The composition of the conference revealed that the front had achieved a breakthrough in cementing unity between the oppressed people and the progressive and democratic sections among non-Dalits. While 70 per cent of the 425 delegates were Dalits, the remaining came from non-Dalit communities.

The conference, through discussions, resolutions, a declaration and a pledge, brought to light the attacks launched against Dalits on political, economic and social fronts. In its assessment of the political situation, the conference noted that oppressive forces were challenging the efforts to empower Dalits even in the local bodies, either by scuttling the elections in some reserved panchayats or by ensuring that people who were subservient to them got elected so that the panchayat administration would be under their control.

In many cases, elected Dalit panchayat presidents were not allowed to occupy their seats in their offices, it said. According to Evidence, a Madurai-based NGO, such forms of oppression prevail in 600 village panchayats. The government has “terribly shirked its responsibility” in checking such violations of law, the TNUEF alleged.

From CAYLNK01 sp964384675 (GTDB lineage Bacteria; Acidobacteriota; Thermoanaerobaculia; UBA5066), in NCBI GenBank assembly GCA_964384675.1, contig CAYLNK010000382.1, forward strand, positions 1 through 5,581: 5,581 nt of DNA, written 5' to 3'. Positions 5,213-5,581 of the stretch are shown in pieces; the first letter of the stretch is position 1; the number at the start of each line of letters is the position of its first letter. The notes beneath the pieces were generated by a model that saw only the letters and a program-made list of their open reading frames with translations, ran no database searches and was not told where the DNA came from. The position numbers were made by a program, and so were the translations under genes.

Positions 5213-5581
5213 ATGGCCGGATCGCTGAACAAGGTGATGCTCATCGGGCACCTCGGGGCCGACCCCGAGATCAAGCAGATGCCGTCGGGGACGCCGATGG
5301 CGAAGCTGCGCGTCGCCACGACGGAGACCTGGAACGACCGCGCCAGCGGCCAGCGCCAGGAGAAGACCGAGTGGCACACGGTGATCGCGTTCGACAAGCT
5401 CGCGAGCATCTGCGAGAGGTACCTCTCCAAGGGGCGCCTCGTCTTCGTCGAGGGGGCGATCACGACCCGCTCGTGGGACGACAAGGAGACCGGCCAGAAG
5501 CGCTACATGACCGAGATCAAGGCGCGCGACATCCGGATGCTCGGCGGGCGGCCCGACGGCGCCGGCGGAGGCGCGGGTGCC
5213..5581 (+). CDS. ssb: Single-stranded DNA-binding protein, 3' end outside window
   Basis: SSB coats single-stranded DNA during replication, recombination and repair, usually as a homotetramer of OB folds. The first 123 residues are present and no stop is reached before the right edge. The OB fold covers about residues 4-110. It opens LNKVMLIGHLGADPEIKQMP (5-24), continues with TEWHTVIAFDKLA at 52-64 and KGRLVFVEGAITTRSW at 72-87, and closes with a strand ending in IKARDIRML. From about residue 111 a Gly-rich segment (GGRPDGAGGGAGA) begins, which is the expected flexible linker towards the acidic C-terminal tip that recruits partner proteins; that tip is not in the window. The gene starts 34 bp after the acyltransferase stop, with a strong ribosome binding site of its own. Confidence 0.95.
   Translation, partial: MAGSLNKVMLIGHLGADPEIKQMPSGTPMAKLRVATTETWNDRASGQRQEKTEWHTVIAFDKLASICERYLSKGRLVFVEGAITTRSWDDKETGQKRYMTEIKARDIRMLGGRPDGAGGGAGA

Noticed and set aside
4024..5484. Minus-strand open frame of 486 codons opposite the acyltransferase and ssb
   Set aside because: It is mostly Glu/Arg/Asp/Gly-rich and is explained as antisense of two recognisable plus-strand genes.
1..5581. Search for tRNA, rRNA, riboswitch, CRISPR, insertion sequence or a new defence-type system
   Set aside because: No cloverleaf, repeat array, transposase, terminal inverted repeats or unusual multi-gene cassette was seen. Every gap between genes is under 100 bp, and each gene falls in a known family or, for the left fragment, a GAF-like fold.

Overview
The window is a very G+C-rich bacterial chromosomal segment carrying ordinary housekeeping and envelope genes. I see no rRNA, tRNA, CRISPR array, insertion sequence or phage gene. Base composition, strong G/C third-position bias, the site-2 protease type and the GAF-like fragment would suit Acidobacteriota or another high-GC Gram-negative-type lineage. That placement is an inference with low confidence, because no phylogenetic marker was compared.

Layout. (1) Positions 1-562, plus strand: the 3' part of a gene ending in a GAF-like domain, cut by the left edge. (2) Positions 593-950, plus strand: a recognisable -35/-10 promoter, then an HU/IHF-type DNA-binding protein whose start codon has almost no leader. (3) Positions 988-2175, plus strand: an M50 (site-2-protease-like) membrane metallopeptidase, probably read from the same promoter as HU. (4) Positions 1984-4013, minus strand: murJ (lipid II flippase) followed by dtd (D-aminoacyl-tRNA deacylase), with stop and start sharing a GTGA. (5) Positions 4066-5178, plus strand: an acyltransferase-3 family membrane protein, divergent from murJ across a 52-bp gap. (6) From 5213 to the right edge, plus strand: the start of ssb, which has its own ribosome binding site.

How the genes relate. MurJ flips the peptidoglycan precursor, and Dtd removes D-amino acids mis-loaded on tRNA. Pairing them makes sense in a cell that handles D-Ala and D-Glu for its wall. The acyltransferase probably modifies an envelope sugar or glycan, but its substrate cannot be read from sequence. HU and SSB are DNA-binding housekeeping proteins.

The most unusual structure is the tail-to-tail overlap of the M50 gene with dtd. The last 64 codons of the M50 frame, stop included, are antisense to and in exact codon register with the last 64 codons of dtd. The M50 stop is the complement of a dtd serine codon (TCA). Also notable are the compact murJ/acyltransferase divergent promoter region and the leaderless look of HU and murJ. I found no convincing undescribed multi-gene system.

In the economic sphere, Dalits by and large face the problem of denial of ownership rights to land and property. The meet pointed out that as most of the Dalits in the State were landless, they had to depend on caste Hindus for employment.

So if they dared to seek police intervention against harassment or atrocities, they would be denied work in all the farms owned by dominant groups and forced to starve.

Land reforms

The TNUEF has urged the Tamil Nadu government to implement radical land reform in the State. In 1972, the Dravida Munnetra Kazhagam (DMK) government announced that 20.23 lakh acres (one acre is 0.4 hectare) of surplus land would be redistributed to the landless, but until now not even 10 per cent of the land has been acquired. Similarly, there are about 50 lakh acres of poramboke land and wastelands suitable for cultivation, large stretches of which the government has leased out to big industries, multinational corporations, colleges, hospitals and commercial complexes for meagre amounts. But the government was reluctant to distribute these lands to the landless poor at the rate of two acres for cultivation and five cents as house sites for each family, it said.